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I have a proposal in front of me for a government organsiation requesting a review of their search 'interface.'

I have warning bells right away from reading one of the requirements:

Is there confusion between qualification quick finder, unit search and main search

So right there they have three search boxes powering the search function...

I need to be able to cite reseach that will back up my assertion that 'multiple search boxes confuse users' and that 'a simple, clear search function is preferable.' Can you post some links if you have them?

On a side note, maybe an observation, I suspect that the multiple search boxes are there because they are using different datasources.

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having worked in .gov land, I'd agree with your last statement. UX is a luxury given the threadbare IT teams they usually have, and they are often trying to smash APIs and software products owned by different agencies together as best they can. So, good luck! –  DA01 Apr 28 '11 at 14:13
    
You might take a cue from shopping sites, and have one search box with a drop-down menu to search by "department" (see WalMart.com,Target.com,Amazon.com,etc). –  Tester101 Apr 28 '11 at 14:56
    
that seems to be the consensus in the thread so far and somthing that I want to recommend. –  colmcq Apr 28 '11 at 14:57
    
Here are a few articles that might help you: - useit.com/alertbox/20010513.html - useit.com/alertbox/20040816.html There's another link but i'm new :( I'll post it in another answer if i can. –  Emiliano Horcada Apr 28 '11 at 16:37

4 Answers 4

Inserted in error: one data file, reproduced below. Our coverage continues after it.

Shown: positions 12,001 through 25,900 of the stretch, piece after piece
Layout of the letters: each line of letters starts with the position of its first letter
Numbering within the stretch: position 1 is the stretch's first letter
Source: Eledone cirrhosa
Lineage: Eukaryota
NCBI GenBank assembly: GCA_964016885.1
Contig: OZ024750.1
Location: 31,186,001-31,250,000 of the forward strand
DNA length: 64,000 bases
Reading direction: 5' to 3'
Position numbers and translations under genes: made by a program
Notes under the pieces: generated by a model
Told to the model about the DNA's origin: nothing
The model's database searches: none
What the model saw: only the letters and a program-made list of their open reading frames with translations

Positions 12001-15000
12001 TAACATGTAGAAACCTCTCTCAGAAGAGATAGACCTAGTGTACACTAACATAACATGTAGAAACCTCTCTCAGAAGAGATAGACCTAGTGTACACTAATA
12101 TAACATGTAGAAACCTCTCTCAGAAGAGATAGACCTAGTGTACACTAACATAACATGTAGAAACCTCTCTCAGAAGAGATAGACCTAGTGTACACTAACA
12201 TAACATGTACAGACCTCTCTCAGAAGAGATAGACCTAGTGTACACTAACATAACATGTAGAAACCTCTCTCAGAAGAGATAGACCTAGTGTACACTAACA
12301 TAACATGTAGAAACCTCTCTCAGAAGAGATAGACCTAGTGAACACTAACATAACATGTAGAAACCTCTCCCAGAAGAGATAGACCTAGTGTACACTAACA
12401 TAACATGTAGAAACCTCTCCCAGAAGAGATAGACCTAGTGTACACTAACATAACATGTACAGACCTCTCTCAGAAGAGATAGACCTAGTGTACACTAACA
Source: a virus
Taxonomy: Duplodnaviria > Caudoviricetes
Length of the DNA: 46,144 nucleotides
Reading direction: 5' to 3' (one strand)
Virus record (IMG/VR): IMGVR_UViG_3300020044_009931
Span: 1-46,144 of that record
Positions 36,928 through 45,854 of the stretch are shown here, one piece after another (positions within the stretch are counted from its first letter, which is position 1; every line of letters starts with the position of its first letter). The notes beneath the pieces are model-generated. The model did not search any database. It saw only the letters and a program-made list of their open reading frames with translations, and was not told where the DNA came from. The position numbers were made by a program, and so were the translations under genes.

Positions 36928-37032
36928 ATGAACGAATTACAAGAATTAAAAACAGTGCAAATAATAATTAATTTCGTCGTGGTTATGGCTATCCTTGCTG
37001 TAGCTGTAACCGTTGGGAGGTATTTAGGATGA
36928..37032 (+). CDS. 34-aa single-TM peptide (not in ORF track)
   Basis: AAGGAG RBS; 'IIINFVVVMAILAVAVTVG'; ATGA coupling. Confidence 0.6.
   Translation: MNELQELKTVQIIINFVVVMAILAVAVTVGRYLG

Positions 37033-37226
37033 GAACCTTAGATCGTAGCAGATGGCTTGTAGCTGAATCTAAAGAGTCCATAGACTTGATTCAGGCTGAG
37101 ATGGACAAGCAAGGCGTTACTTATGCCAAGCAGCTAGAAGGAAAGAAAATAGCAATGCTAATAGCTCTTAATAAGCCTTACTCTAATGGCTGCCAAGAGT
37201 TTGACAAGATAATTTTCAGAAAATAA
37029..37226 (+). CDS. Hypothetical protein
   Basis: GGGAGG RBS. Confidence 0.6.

An old but worthwhile article by Nielsen about multiple searches says:

What matters [...] is not the implementation, but the user experience.

Regarding your observation about different datasources: if that is the case, it would be relatively easy to combine a single search box with a datasource selector (e.g., one search box but a selector with options like []Search Users []Search documents []Search Projects).

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that's great Gary; from that article I strongly think that the single box approach may be they way to go inso far as users are not likely to be experts or repeat users ... but lets see. –  colmcq Apr 28 '11 at 13:56

The only thing on this I've seen is from usability.gov:

Designers may want to allow users to control the range of their searches. However, users tend to believe that a search engine will search the entire Web site. Do not have search engines search only a portion of the site without clearly informing users which parts of the site are being searched.

If possible I would limit it to one box, and maybe give them some check boxes (default to all checked) so they can focus their search.

These will need to be well-labeled to make sure the audience understands what each is for.

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You beat me with the "one box" idea. +1 –  gef05 Apr 28 '11 at 14:01

In my experience using several search options or filters, it seems to be best to use radio buttons or check boxes to refine the search criteria.

I was able to find an interesting study on Visual Searching vs. Text Searching which you might find useful.

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I'm printing that out and will read on train. thanks! –  colmcq Apr 28 '11 at 14:16

Here's a solution that I've used for providing search options:

enter image description here

I agree with others; one box is the way to go.

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